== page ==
As children head back to classrooms, after what I hope were memorable vacations, I wonder if we as IT professionals are setting appropriately inspiring examples of the need for lifelong learning.
If someone asked you to prove that you were really an IT professional, would you be able to offer more than the title on your business card as evidence? What have you invested lately in staying abreast of the growing demands of your profession? How will that continued self-improvement translate, before the next summer recess, into doing things that you couldnt have done long before?
Before you offer indignant lists of the things youve learned in the past 12 months, please join me in thinking about the distinction between an IT pro and a salaried IT aficionado. Sure, there are many interesting things to learn, but let me suggest
that professionals give more attention to whats important than to whats cool.
Im talking about much more, therefore, than the demands of merely keeping up with IT vocabulary, of learning the C# language, for example, if thats something you feel you need to do, or of mastering the protocols and idioms of Web servicesto which Id assign a much higher priority.
We could talk about these relatively simple challenges, and I could invoke a statistic I once heard that compared the number of books about programming that are purchased every year with the number of people in this country who are paid to write code. The average number of books bought per bit-basher was, at that time, considerably less than one; I have no reason to believe that this has changed, except to the extent that what used to be covered in manuals is now found only in documentation thats sold at extra cost.
Auto mechanics, it has been observed, invest more of their time and money than the average IT pro puts into maintaining professional competence, and it shows.
Whats more important, though, than the expanding vocabulary of IT are the new perspectives that need to be acquired, and the new roles that need to take shape, as IT continues to evolve from back-office support utility to head-table strategic tool. IT education typically begins, and too often continues, by teaching the design and operation of mechanisms; thats like doing driver education under the hood instead of behind the wheel. What separates the winners from the losers on the IT racetrack is more often their skill in picking a path than their competence in merely keeping the engine running.
Im talking about moving beyond the kind of IT education that begins with the all-or-nothing abstraction of 1s and 0s. Today, I suggest that an IT professional makes a much bigger contribution by being versed in the language of uncertainty, by being able to think and speak at a professional level about the modeling and analysis of both business and technical risk. The only risk-free IT projects are those that solve yesterdays problems with last years technology, which may be a useful classroom exercise for high-school students but doesnt add much value to an enterprises bottom line.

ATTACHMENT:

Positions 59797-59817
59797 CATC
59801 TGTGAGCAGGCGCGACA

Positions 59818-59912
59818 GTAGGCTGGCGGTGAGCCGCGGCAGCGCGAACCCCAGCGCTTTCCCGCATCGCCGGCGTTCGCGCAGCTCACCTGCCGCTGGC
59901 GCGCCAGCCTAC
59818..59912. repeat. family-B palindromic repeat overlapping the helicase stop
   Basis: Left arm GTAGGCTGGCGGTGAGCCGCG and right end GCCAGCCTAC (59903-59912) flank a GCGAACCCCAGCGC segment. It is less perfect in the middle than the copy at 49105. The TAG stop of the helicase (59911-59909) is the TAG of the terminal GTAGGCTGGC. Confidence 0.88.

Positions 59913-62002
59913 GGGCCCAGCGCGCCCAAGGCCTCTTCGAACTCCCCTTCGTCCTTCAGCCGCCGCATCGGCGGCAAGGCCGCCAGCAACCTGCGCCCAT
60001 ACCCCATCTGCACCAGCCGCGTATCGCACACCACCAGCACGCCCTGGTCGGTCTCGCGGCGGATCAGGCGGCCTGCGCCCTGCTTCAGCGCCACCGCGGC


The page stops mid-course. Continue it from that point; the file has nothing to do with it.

To do more, youll have to dare moreand make the case for doing so.
Meanwhile, if you look at your worst IT costs today in terms of expenses that produce no real return, I think youll find that they have little to do with mechanisms and much more to do with people. With the combination of ignorance and carelessness, for example, that gives worm attacks free rein.
Professional training in security practices and digital forensics may do much more to improve your IT return on investment than any number of seminars on tuning your servers.
Another force thats stretching the scope of an IT professionals duties is the increasing role of government rules in defining system performance requirements. What data is kept, in what form, for how long, and subject to retrieval upon what schedule are policies that must be definednot merely shadows to be cast by our technical choices and our budget allocations.
Amateurs do whats interesting; professionals do whats crucial. Make your plans accordingly. Discuss this in the eWeek forum.
Peter Coffees e-mail address is email@example.com.
Peter Coffee is Director of Platform Research at salesforce.com, where he serves as a liaison with the developer community to define the opportunity and clarify developers' technical requirements on the company's evolving Apex Platform. Peter previously spent 18 years with eWEEK (formerly PC Week), the national news magazine of enterprise technology practice, where he reviewed software development tools and methods and wrote regular columns on emerging technologies and professional community issues.Before he began writing full-time in 1989, Peter spent eleven years in technical and management positions at Exxon and The Aerospace Corporation, including management of the latter company's first desktop computing planning team and applied research in applications of artificial intelligence techniques. He holds an engineering degree from MIT and an MBA from Pepperdine University, he has held teaching appointments in computer science, business analytics and information systems management at Pepperdine, UCLA, and Chapman College.